We're currently putting the Samsung Galaxy Note 3 through its paces in our in-depth review process. While we flog the battery, twiddle the S Pen and continue to stretch the pockets of our skinny jeans here's what we make of it so far...
The Samsung Galaxy Note 3 is looking to continue in the same vein as the original Galaxy Note and Galaxy Note 2, offering you a phone which could almost be mistaken for a tablet and wants you to believe it's both.
Let's get one thing straight before we dive into this review though, the Galaxy Note 3 is only going to appeal to a narrow segment of users, it's certainly not going to have the broad appeal of the Galaxy S4, nor catch the eye of the fashion-conscious iPhone 5S purchaser.
The Note 3 isn't pretending to be anything it's not. It knows it's a big, some may say huge, smartphone and Samsung understands that form factor won't be for everyone.
That said, with big size comes big price, and the Galaxy Note 3 will set you back a wallet-busting £600 (around $950, AU$1,000) SIM-free.
The hefty price tag can be softened if you choose to pick the Note 3 up on a two year contract, but you'll still be paying a relatively high amount a month for the privilege - upwards of £35 per month in the UK if you want a free phone.
In terms of competition there's not a great deal which compares to the Samsung Galaxy Note 3, but its closest competitor is currently the Sony Xperia Z Ultra which boasts a massive 6.4-inch which dwarfs even this handset.
A quick glance over the Galaxy Note 3 and it does exactly what we thought it would do: takes over the mantle as the world's most powerful smartphone, although the advantage is a lot smaller this time.
First up we have to mention the display - it's grown again since the 5.5-inch offering on the Note 2 to a palm busting 5.7 inches complete with a full HD, 1080 x 1920 Super AMOLED display.
That's the same resolution as the Galaxy S4, but as the screen is larger on the Galaxy Note 3 the pixel count isn't as great at 386ppi, so it's not quite as pin sharp as its smaller brother. It still looks pretty impressive though - and so it should for the price Samsung is asking.
We're still waiting for Samsung to embrace the full metal chassis we've enjoyed on the HTC One and the iPhone 5, but it is trying something slightly different with the Note 3.
The Galaxy Note 3 has retained the metal frame from the Galaxy S4 running around the edge of the device providing a rigid body and a more premium look, but it's on the rear where Samsung has tried something new.
Lay the Note 3 face down, take a quick glance at the handset and it appears the rear is made of leather.
It isn't, of course, it's that famous plastic Samsung is so fond off. The finish is textured to give it the appearance of leather and this actually provides some much needed grip.
Those stitches running round the outside of the back cover? Well that's just a pattern formed in the plastic. It may not be everyone's cup of tea and it looks a bit tacky upon closer inspection, but the Note 3 does feel like a solid, well built device.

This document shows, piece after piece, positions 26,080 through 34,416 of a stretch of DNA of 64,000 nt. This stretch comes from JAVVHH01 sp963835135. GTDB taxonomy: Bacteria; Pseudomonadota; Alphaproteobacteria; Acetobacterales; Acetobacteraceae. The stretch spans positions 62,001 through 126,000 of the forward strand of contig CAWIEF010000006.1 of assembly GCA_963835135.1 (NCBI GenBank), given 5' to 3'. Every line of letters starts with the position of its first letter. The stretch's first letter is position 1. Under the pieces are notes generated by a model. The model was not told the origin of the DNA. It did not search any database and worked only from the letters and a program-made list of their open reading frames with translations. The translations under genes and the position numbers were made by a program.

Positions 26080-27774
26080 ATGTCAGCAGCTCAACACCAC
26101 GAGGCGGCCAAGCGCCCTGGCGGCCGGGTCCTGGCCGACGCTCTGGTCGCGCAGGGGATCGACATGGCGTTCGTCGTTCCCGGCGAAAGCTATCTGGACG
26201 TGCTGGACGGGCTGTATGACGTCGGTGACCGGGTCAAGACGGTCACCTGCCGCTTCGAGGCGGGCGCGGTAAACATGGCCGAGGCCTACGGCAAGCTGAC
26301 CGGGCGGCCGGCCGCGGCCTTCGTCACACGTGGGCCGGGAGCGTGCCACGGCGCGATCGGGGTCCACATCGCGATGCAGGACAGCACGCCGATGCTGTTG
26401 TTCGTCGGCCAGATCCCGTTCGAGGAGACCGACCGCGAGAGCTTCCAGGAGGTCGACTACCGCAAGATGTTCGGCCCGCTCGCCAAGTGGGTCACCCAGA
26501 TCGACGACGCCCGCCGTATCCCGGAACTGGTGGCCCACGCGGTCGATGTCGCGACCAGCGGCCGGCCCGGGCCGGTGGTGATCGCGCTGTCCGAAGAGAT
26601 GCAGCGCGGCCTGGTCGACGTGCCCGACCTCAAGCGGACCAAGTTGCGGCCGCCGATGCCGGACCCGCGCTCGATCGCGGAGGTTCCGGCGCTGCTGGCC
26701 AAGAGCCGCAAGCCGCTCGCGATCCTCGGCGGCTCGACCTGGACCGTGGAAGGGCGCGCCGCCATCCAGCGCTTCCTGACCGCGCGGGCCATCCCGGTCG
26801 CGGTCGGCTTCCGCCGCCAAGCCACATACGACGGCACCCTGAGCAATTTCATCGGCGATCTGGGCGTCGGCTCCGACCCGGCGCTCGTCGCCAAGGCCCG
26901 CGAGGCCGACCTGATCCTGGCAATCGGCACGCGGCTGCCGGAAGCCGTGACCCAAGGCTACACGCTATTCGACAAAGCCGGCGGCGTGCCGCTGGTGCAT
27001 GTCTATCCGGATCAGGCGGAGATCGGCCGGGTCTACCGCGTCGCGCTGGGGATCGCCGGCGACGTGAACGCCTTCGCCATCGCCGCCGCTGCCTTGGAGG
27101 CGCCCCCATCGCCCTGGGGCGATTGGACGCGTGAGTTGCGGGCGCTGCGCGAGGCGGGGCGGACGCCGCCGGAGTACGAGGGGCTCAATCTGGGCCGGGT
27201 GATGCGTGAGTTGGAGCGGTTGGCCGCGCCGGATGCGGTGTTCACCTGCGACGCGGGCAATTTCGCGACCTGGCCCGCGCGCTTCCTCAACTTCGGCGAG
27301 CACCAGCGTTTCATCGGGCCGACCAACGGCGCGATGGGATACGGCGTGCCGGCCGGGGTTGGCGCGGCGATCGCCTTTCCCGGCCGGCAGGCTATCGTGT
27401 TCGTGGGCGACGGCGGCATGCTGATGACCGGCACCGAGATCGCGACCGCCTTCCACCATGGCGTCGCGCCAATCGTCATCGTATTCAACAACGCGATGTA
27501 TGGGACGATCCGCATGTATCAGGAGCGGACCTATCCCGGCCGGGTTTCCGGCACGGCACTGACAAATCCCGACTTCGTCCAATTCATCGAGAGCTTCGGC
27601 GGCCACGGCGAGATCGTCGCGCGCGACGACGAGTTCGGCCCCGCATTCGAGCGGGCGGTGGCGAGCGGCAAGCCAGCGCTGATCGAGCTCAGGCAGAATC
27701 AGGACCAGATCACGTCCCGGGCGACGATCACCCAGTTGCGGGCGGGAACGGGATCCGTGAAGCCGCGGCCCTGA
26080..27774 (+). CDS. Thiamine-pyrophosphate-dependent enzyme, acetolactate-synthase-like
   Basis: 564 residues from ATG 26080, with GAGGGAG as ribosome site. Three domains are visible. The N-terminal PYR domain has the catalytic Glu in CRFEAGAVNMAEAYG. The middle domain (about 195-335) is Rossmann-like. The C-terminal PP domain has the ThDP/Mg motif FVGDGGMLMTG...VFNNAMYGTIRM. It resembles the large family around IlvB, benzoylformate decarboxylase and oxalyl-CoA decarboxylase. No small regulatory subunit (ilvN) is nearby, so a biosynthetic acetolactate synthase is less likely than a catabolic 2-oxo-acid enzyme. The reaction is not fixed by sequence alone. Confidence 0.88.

On the plus side the plastic cover can be removed giving you access to the Note 3's sizable 3,200mAh battery as well as the microSD slot which is cleverly stacked on top of the microSIM port - allowing Samsung to save some space.
Somehow Samsung has managed to make the Galaxy Note 3 slightly smaller than its predecessor, measuring 151.2 x 79.2 x 8.3 mm. That's still quite a sizable device, but considering it's got a slightly larger display, beefier processor and more powerful 13MP camera it's an impressive feat.
Those of you blessed with smaller palms will still struggle to hold the Note 3 in one hand, especially when typing is involved, but thanks to its reduced weight (it's 168g, down from 183g on the Note 2) it's certainly the most manageable Note smartphone to date.
The sheer size of the Galaxy Note 3 means you'll be constantly shuffling it up and down your palm as you try and reach the volume rocker and power/lock keys located towards the top on the left and right sides of the handset and the menu keys below the screen.
While the buttons are responsive, we found we tended to employ our second hand to help us out when moving from the power/lock key down to the home, menu and back buttons.
Under the hood of our review unit sat an insanely powerful 2.3GHz quad-core processor, although a select few markets will be treated to an octa-core option which houses two quad-core chips.
You also get 3GB of RAM and the option of 32GB or 64GB of internal storage in the Samsung Galaxy Note 3, while the latest version of Google's operating system - Android 4.3 Jelly Bean - runs merrily on top of all this.
From the front you'll note there's a pleasingly slender bezel running down either side of that monster 5.7-inch display, while below you get the customary physical home key flanked by two touch keys - menu on the left and back on the right.
You can't see the touch keys when the Note 3 is idol, as their backlights are only displayed when you unlock the handset or tap the area they're located in.
They are incredibly responsive though, and you don't have to worry about getting your finger right on the logo, the area of recognition is wide enough to pick up even the most misguided stabs.
Apart from the questionable leather-effect rear the Samsung Galaxy Note 3 offers up little in terms of design. Sure it looks a little more premium than the Galaxy Note 2, and it does feel well made - but at the end of the day it's a little uninspiring.
Those will petite palms or a penchant for skinny jeans will struggle with the size of the Note 3, but if you've been taken with its predecessors then you'll be happy to hear this is the best looking Note smartphone to date.
The Samsung Galaxy Note 3 rocks up with the latest version of Google's mobile operating system on board - Android 4.3 Jelly Bean - and of course the Korean firm has slapped its TouchWiz overlay over the top.